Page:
Traditionally, PAR spotlights are the go-to option for any basic stage lighting setup. Also known as “par cans” because of their can-like shape, these lights use a sealed beam to focus light on a specific point on the stage, illuminating speakers and action on the platform. They are an essential component of any theater, club or event venue that offers live events.

Aside from being effective for illuminating the performance, PAR spotlights can also be used to create color washes, project patterns and even serve as backlighting for a set or performance. They are commonly fitted with colored gels that can offer a range of hues for diverse mood lighting.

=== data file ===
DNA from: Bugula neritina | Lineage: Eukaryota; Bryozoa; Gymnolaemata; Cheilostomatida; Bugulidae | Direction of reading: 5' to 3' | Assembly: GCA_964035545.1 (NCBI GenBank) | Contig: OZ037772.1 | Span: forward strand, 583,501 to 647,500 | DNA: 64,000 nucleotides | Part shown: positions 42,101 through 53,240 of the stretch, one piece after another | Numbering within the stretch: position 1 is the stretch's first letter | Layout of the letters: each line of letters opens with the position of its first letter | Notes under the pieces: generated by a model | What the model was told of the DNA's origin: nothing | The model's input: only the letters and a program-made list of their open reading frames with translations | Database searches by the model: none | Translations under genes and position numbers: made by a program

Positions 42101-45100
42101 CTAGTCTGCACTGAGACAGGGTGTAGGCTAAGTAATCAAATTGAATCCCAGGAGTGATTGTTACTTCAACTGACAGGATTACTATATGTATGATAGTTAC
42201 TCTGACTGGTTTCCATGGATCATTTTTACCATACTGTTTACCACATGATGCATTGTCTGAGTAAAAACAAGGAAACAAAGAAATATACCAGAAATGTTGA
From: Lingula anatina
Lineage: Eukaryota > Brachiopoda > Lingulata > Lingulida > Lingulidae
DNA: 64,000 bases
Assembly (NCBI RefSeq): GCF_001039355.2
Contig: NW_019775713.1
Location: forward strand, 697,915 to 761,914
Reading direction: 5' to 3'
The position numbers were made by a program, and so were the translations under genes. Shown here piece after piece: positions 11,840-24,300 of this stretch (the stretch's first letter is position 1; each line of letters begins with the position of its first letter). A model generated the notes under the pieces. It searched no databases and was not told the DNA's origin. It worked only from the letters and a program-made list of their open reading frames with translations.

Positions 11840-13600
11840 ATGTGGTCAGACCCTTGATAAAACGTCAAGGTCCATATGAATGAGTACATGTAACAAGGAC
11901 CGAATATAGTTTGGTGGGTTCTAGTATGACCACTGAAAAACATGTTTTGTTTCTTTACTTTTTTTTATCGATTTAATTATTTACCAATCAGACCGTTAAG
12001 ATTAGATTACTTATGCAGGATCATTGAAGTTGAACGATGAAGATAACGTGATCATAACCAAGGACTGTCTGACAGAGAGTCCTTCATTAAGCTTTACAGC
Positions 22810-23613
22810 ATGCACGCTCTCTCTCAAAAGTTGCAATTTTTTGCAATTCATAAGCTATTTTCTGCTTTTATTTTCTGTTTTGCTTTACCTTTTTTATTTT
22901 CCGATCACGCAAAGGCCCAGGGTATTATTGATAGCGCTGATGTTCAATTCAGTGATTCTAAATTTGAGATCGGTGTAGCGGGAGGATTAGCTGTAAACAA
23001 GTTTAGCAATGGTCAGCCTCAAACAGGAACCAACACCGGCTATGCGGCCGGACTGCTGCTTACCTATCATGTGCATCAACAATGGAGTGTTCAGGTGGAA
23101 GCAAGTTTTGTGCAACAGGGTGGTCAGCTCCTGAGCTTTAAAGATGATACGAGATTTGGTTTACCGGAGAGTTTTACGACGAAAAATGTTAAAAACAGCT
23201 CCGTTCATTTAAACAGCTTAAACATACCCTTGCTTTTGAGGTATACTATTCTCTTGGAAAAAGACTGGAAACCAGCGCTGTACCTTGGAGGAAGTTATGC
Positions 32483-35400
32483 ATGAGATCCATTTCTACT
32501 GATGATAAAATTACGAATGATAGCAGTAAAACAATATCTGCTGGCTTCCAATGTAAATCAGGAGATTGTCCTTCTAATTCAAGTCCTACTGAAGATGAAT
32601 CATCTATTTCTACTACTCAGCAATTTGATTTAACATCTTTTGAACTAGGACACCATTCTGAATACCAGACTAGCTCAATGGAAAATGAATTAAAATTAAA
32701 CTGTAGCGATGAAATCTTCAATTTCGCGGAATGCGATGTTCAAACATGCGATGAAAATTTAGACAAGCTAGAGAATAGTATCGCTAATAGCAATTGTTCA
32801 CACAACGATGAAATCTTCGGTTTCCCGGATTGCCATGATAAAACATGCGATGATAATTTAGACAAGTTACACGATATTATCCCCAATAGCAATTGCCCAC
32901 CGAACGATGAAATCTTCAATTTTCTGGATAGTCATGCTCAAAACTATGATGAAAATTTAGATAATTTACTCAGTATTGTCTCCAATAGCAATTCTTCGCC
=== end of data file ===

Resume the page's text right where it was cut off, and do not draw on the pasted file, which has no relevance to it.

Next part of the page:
When it comes to a new PAR retrofit solution, look for one that uses LED technology to reduce energy costs and provide better optics than halogens. HyLite LED’s lotus lamp replacements for PAR cans are available in a wide variety of powers and deliver up to 140 delivered lumens per watt, making them the perfect option for saving energy without sacrificing brightness. They also feature a color rendering index of over 80, so colors on the stage are vivid and clear for both live audiences and broadcasts. This is especially important if your facility is streamed online or televised across multiple networks. The best LED PAR retrofit solutions combine efficiency and optics with a plug-n-play design that allows you to upgrade to a modern, efficient system quickly and easily.